Brilliant. As I was thinking about this idea of this podcast, you were actually one of the first persons I contacted, remember, and you mentioned to me two things. First of all, you said this is something which is very interesting. And secondly, you said you must try and maintain it at bite sized levels. And don't make it long podcasts. So we actually are keeping it to that and keeping it around 20 to 25 minutes at the most. So I think we can start off straight away. And maybe I can ask you, how do you see and what is your view on geopolitics and how it interacts with trade in general, because this is a topic which I think is seldom discussed. But I would love to hear from a shipping CEOs perspective. How do you see geopolitics and trade interacting from your point of view?


Stamatis Tsantanis  02:50

That's a great question. And I'll try to keep this brief and concise. It is obvious that geopolitical turmoil is always a very big issue for shipping because it disrupts the normalised trading routes. So right now, the demand for seaborne transportation services and the supply of ships is usually adjusted on the basis of current pattern, the current trading pattern. So unless something material changes, you know, this pattern is usually not interrupted. However, when you have geopolitics, affecting the current pattern that creates an abnormal situation whereby shipping needs to adjust the demand needs to adjust. And of course, the supply of ships needs to adjust as well. So it's one of the most critical points, I would say, it's one of the most critical demand elements outside of you know, the normal demand for products that we see that affects the shipping all together in a very material manner.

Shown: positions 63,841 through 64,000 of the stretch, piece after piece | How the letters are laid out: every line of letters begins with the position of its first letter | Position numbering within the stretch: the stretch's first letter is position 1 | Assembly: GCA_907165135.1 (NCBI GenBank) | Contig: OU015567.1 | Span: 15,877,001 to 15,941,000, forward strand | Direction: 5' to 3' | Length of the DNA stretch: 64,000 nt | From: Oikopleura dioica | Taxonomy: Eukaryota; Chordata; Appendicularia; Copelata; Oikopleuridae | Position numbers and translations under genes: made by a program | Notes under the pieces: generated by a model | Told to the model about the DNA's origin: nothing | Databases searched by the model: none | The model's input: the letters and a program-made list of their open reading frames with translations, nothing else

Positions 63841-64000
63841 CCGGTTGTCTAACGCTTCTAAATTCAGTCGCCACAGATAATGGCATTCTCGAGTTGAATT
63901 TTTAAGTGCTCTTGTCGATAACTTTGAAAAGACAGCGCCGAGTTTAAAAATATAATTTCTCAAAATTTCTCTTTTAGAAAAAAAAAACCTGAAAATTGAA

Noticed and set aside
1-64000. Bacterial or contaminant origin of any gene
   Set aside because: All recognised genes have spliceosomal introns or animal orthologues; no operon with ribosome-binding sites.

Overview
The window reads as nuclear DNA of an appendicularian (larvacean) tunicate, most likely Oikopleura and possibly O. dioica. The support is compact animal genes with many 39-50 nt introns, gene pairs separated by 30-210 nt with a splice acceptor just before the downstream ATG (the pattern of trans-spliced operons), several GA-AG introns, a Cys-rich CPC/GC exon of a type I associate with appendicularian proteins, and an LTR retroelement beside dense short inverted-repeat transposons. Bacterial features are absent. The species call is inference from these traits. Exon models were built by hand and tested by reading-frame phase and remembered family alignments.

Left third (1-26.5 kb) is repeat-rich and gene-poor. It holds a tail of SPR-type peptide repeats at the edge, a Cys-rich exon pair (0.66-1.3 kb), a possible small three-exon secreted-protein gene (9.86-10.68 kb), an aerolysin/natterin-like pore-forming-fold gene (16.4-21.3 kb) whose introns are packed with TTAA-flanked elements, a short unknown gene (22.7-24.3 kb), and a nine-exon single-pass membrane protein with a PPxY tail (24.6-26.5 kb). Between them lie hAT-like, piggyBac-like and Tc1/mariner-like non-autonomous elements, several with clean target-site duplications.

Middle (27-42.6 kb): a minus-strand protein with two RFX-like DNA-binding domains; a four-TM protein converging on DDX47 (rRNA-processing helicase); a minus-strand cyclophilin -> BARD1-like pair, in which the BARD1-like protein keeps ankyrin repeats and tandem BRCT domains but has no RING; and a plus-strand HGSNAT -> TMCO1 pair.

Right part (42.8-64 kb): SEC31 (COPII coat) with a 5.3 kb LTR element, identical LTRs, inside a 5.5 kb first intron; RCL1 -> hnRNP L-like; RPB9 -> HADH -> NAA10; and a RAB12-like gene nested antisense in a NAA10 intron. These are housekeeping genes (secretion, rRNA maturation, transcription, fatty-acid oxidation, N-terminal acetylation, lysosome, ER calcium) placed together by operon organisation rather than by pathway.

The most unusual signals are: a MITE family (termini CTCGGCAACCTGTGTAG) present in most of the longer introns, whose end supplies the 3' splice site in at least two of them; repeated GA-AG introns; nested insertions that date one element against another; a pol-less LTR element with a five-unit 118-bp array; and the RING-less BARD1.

Punit Oza  03:52

Perfect. So obviously, it's a it's an important space. And one of the things which I do tell the students as well, is that this is the space in geopolitics, where economic considerations kind of take a backseat in some cases. So if I actually ask again, with regard to geopolitics, and from your vast experience in the industry, have you seen any examples which you can share with the listeners of the geopolitical impact on trade flows, which has actually either changed the trade flow, maybe even demolished a trade flow or created a new trade flow? That would be a very interesting way for you to say an example of the whole idea of geopolitics and trade.


Stamatis Tsantanis  04:34